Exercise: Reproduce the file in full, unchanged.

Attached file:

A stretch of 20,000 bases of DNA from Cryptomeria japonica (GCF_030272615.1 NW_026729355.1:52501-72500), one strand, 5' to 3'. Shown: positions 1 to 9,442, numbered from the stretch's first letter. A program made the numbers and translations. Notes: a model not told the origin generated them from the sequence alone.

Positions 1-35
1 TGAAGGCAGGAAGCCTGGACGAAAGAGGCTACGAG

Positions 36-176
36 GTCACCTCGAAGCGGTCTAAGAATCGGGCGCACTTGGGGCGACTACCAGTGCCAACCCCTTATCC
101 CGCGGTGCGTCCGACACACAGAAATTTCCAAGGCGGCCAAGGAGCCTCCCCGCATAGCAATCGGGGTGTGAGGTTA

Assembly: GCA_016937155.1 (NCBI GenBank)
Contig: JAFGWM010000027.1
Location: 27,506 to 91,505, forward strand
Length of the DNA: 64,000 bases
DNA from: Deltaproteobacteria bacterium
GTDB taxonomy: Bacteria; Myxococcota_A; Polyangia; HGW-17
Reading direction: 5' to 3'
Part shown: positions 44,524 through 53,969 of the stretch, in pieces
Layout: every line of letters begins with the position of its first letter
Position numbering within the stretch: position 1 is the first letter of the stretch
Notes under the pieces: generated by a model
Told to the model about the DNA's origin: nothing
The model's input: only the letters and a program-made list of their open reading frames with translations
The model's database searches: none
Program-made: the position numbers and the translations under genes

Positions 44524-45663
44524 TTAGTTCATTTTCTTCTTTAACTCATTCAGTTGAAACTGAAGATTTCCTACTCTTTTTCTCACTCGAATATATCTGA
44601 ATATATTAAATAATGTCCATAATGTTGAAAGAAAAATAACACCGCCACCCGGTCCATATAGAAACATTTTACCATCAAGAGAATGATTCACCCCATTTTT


A stretch of 20,000 bases of DNA from Cryptomeria japonica (GCF_030272615.1 NW_026729355.1:52501-72500), one strand, 5' to 3'. Shown: positions 1 to 9,442, numbered from the stretch's first letter. A program made the numbers and translations. Notes: a model not told the origin generated them from the sequence alone.

Positions 1-35
1 TGAAGGCAGGAAGCCTGGACGAAAGAGGCTACGAG

Positions 36-176
36 GTCACCTCGAAGCGGTCTAAGAATCGGGCGCACTTGGGGCGACTACCAGTGCCAACCCCTTATCC
101 CGCGGTGCGTCCGACACACAGAAATTTCCAAGGCGGCCAAGGAGCCTCCCCGCATAGCAATCGGGGTGTGAGGTTA

Assembly: GCA_016937155.1 (NCBI GenBank)
Contig: JAFGWM010000027.1
Location: 27,506 to 91,505, forward strand
Length of the DNA: 64,000 bases
DNA from: Deltaproteobacteria bacterium
GTDB taxonomy: Bacteria; Myxococcota_A; Polyangia; HGW-17
Reading direction: 5' to 3'
Part shown: positions 44,524 through 53,969 of the stretch, in pieces
Layout: every line of letters begins with the position of its first letter
Position numbering within the stretch: position 1 is the first letter of the stretch
Notes under the pieces: generated by a model
Told to the model about the DNA's origin: nothing
The model's input: only the letters and a program-made list of their open reading frames with translations
The model's database searches: none
Program-made: the position numbers and the translations under genes

Positions 44524-45663
44524 TTAGTTCATTTTCTTCTTTAACTCATTCAGTTGAAACTGAAGATTTCCTACTCTTTTTCTCACTCGAATATATCTGA
44601 ATATATTAAATAATGTCCATAATGTTGAAAGAAAAATAACACCGCCACCCGGTCCATATAGAAACATTTTACCATCAAGAGAATGATTCACCCCATTTTT